I have written before about selection and implementation of HR technologies, yet it’s a topic that never gets old. There are so many aspects to cover about how to make a technology selection and then knowing what steps to take to have a successful implementation. Today I want to share the questions to ask BEFORE you really get started.
Many times, the actual decision to either upgrade an existing HR solution or purchase a new one is based on empirical data. It can be a decision born out of frustration with a system that no longer performs the functions the organization needs. While this type of data is certainly an important bit of information to take into consideration, there are a variety of questions the HR leader or decision-making team need to consider before they even get to this point.
What are you trying to accomplish?
This should be the first consideration. Are you trying to solve a current problem or are you looking to take the organization to a desired state? The reason this is important is that I have seen far too many organizations start off thinking they were moving toward a desired state only to see them take a new solution and customize it to look and behave as closely to the outdated system they currently have. I hope that your organization does not have the goal of recreating something that is already not working for you. Taking this opportunity to look at your existing business processes and determine where you can streamline or make changes that will take the organization to the next level will be a good use of your pre-implementation time.
What is your budget and is it firm?
This may seem like an obvious question but in my experience, it’s very easy to end up spending far more than you bargained for. Projects can run long and take more hours than you anticipate. Be clear with your decision-making team what your budget is and if there is any “stretch” room built in. It may mean that the organization is not ready to buy that solution you have your heart set on. That’s ok because with so many options in the HR technology space, you may be able to find a smaller, less encompassing solution that can meet the main needs of the organization.
Who will lead the project?
This too seems like a no-brainer, but by having a designated lead for the implementation, you’ll be setting your organization up for success. Beyond that, the team needs to be discussing how many people you can pull out of their current roles in order to dedicate all or a majority of their time to making this project work. All too often, we task HR, operations and finance teams with continuing in their day-to-day roles while selecting and implementing a solution. This is not the ideal state because you have so many competing priorities taking focus off the project at hand. Consider how many people from your team you can afford to be pulled into the implementation and how much time per day/ week/month will be dedicated in order to implement on time.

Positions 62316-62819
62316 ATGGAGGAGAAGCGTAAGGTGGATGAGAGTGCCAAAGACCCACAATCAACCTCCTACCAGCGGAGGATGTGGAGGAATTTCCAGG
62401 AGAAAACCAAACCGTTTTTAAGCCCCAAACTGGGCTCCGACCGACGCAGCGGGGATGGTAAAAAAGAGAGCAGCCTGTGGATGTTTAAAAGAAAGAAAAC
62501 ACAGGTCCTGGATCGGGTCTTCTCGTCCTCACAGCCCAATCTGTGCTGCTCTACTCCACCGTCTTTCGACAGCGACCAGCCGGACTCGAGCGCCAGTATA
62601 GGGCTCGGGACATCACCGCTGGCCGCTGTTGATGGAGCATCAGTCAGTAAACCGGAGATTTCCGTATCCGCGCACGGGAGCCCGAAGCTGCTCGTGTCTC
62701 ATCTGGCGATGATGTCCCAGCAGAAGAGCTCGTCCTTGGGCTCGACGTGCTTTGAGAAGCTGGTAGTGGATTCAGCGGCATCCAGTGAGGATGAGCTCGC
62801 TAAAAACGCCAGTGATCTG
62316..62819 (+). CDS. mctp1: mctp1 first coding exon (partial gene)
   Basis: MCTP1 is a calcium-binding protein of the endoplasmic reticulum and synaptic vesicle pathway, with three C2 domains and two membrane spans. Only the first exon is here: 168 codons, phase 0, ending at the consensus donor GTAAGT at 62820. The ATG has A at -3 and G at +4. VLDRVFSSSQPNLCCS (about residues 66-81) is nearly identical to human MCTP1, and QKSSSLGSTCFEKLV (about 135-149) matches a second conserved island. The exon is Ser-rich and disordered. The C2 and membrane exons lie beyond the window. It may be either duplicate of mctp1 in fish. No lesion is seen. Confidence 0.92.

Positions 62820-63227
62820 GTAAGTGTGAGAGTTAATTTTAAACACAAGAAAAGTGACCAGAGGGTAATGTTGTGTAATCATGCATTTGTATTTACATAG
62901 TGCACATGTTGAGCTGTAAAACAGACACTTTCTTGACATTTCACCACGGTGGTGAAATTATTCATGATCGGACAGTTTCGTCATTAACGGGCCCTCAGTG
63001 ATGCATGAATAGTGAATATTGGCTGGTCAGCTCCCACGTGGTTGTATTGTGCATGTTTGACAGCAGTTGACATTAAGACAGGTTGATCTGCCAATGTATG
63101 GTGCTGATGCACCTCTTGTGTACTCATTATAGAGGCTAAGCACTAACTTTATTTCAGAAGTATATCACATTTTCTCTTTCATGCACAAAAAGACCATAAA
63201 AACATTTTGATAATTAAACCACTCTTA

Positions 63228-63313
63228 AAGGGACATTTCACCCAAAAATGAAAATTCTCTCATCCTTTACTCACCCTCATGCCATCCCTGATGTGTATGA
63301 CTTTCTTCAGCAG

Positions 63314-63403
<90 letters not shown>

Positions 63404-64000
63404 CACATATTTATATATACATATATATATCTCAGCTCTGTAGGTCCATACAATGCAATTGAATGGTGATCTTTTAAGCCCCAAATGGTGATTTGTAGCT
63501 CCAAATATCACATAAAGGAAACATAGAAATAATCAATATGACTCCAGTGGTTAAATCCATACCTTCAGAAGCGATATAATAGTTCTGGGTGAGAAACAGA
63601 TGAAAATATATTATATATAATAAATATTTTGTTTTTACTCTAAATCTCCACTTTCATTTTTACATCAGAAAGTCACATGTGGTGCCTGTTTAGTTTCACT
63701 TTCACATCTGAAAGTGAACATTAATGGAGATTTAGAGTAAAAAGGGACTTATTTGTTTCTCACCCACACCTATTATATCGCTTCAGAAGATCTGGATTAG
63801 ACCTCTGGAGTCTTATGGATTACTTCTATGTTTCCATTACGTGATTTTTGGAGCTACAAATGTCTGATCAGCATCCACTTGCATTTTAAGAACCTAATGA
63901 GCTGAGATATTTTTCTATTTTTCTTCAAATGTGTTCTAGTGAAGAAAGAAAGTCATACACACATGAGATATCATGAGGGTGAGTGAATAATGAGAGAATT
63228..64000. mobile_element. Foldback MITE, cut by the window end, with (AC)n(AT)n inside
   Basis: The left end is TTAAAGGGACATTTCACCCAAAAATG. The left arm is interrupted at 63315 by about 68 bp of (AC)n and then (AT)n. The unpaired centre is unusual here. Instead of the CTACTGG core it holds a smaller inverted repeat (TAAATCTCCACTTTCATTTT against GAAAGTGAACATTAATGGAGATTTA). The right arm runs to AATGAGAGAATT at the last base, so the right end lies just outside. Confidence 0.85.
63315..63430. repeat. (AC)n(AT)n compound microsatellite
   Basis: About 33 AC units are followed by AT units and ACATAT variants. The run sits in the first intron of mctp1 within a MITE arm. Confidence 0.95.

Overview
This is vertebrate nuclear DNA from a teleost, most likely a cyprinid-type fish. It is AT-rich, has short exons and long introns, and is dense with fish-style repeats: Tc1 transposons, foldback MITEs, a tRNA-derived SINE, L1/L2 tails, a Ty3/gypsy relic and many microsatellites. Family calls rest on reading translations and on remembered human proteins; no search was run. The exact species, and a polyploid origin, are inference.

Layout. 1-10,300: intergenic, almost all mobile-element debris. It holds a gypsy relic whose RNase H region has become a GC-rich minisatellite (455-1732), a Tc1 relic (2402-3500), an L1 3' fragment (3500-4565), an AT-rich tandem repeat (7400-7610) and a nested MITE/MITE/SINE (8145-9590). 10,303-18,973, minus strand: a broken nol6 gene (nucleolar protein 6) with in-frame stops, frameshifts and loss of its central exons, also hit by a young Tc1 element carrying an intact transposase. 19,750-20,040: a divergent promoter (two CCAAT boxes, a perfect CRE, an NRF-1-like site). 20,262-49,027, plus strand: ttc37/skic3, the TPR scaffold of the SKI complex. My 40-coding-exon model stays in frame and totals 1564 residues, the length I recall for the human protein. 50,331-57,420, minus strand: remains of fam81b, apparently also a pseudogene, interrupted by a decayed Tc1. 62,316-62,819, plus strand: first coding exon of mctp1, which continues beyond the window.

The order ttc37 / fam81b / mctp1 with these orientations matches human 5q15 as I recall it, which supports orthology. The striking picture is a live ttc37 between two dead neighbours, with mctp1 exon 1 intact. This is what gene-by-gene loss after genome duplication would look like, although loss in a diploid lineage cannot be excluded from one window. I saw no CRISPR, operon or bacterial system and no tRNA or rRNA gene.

What problems have other customers had and how were they handled?
It’s one thing to ask for references and another to actually get the real story on how the provider works with their clients. The provider will have you talk with several happy clients. That’s ok because you can still get to the information you need if you ask how the provider handles problems that arise. Be specific and ask the reference for an example of a time that things did not go well and have them detail exactly how the provider handled it. In Brandon Hall Group’s recent HR Systems Survey, we asked respondents to share their satisfaction with their provider and whether or not they would recommend them; 44% said they would not provide a recommendation.
Source: BHG HR Systems Benchmarking Survey, 2014
Once you’re comfortable with this aspect, you’ll feel more confident in moving forward with the selection. What other questions have you asked that were helpful in making a selection? Be sure to let me know by contacting me.